China / Society

Heilongjiang signs aircraft deal with Russia

By Zhao Lei (China Daily) Updated: 2014-07-03 07:40

The northeastern province of Heilongjiang has signed a memorandum of cooperation with Russian aviation companies to jointly develop large transport aircraft.

The document was inked by officials and entrepreneurs from Heilongjiang province and Russia on Tuesday in Harbin, which is holding the first China-Russia Expo.

It says the two sides will cooperate in the development of the Ilyushin Il-96-400T airlifter and Ilyushin Il-103 multi-role aircraft, according to China News Service.

Once completed, the Ilyushin Il-96-400T project will have a total market value of more than 100 billion yuan ($16 billion), provincial officials said, adding that the Il-103 project will earn 1 billion yuan from the market each year. The two projects will need a combined investment of nearly 51 billion yuan.

The Ilyushin Il-96-400T series is a four-engine, wide-body transport aircraft family developed based on Russia's first wide-body airliner, the Ilyushin Il-86, Russia's answer to the Boeing 767 series and the Airbus 330 family. The Ilyushin Il-103 is a single-engine, light aircraft mainly used to train pilots.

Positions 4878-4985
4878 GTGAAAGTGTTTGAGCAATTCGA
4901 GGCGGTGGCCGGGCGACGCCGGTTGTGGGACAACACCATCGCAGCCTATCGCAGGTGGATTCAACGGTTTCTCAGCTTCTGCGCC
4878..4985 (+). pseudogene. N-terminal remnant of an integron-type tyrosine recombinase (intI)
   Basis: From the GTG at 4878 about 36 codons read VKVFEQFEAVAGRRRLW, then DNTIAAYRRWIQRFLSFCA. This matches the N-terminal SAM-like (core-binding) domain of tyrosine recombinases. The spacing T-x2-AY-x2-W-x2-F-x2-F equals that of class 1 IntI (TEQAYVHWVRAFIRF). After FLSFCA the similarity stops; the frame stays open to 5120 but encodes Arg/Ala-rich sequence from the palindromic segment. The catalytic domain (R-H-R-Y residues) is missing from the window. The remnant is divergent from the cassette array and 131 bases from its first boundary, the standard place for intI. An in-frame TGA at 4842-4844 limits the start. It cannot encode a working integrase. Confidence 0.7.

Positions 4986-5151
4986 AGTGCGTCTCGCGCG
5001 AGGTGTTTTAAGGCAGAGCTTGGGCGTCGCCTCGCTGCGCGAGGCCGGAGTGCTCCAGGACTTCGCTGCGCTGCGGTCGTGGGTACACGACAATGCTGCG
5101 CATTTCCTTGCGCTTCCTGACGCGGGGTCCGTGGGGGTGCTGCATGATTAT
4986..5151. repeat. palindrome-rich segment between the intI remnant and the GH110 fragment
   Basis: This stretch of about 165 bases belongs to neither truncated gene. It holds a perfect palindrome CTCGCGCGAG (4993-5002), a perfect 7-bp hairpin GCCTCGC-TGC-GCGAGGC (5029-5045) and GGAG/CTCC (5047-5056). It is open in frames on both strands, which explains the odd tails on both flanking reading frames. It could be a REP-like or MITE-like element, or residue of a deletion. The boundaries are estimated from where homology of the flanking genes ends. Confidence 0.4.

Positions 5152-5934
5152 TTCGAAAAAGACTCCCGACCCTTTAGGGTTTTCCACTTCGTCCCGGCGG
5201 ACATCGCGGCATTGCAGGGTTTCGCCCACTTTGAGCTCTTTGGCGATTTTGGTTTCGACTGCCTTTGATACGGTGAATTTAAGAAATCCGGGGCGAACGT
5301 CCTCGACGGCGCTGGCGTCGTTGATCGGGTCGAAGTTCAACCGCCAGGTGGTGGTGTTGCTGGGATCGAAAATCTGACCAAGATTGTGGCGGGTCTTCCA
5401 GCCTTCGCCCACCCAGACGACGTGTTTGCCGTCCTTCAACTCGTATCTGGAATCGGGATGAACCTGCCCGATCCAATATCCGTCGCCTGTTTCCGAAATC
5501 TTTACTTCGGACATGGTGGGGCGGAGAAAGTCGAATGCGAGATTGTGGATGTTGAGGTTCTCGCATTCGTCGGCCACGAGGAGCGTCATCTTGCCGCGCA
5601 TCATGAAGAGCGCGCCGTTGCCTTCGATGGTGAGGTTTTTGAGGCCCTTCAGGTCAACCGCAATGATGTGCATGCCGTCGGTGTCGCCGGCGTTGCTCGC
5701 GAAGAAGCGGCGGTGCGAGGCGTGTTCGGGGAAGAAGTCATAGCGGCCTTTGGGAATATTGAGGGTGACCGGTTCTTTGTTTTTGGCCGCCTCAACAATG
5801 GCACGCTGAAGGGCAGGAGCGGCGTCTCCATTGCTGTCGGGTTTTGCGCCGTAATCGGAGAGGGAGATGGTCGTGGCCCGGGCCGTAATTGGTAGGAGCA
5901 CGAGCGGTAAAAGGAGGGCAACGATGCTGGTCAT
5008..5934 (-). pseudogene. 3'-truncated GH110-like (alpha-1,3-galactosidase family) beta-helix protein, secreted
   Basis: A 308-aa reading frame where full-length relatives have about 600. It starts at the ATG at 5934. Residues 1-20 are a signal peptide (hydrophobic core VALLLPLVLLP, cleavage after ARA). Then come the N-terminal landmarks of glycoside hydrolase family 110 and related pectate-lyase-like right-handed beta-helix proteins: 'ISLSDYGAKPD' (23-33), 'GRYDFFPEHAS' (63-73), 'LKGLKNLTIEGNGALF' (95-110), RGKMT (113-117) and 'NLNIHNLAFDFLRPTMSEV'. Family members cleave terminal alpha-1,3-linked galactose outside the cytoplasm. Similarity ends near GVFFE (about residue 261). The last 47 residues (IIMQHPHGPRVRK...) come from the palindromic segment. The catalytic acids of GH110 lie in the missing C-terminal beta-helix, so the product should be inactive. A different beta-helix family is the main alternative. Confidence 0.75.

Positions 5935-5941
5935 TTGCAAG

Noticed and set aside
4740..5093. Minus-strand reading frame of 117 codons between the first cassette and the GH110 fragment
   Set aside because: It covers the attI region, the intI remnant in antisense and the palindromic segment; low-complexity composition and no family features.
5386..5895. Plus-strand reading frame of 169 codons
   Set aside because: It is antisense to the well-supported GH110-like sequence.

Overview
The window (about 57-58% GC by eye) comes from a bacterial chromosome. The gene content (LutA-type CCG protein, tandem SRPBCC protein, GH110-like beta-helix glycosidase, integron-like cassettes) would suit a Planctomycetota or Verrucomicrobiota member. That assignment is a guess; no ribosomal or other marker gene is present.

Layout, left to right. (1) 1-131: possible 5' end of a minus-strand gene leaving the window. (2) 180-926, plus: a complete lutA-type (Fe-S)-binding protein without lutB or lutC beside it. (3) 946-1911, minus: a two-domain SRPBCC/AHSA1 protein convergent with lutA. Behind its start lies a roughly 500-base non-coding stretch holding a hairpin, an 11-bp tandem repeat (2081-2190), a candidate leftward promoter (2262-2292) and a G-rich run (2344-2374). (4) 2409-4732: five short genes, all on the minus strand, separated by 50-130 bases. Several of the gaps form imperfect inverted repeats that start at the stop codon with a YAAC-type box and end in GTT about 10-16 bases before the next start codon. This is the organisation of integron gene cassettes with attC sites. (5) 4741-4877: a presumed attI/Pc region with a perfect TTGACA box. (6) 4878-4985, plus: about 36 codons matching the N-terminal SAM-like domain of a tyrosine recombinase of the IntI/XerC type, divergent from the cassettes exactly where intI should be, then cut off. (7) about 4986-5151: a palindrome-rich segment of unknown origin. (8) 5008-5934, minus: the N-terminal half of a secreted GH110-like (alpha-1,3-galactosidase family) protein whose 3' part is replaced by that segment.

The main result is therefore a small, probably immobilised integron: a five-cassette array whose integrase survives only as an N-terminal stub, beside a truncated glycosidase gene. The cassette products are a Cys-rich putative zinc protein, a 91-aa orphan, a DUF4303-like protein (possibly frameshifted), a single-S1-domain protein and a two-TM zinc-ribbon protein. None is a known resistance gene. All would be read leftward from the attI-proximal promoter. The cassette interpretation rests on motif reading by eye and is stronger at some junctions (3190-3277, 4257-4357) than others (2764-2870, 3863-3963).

Several Chinese companies such as the Heilongjiang Huaxia Tianyuan International Trade Co will work with Russia's aircraft magnates United Aircraft Corp and Ilyushin Aviation Complex on the joint efforts.

Provincial officials said they expect the projects will help Heilongjiang become a development and manufacturing base of large transport aircraft and multi-role light planes.

Heilongjiang signs aircraft deal with Russia

Other Chinese companies, most of them from Aviation Industry Corp of China, also discussed cooperation opportunities with their Russian counterparts.

However, a leading aviation observer expressed doubts over the feasibility of the Ilyushin Il-96-400T project.

"The development and manufacturing of a large airlifter such as the Ilyushin Il-96-400T require high technological capability and huge investment, both of which I don't think a single province or an alliance of several companies can afford," Wang Ya'nan, deputy editor-in-chief of Aerospace Knowledge magazine, said.

"In addition, even if they manage to develop and make a prototype, the certification process will be very difficult and time-consuming because these involved Chinese companies don't have the experience and know-how to deal with such complicated legal issues."

This is not the first time a Chinese province has attempted to cooperate with Russian aircraft giants to boost its own aviation industry. In March, a private enterprise in Henan province announced that it had reached an agreement with Sukhoi, producer of the Su-27 fighter jet, to set up an assembly facility for the Russian company's Superjet 100 jetliner.

Hot Topics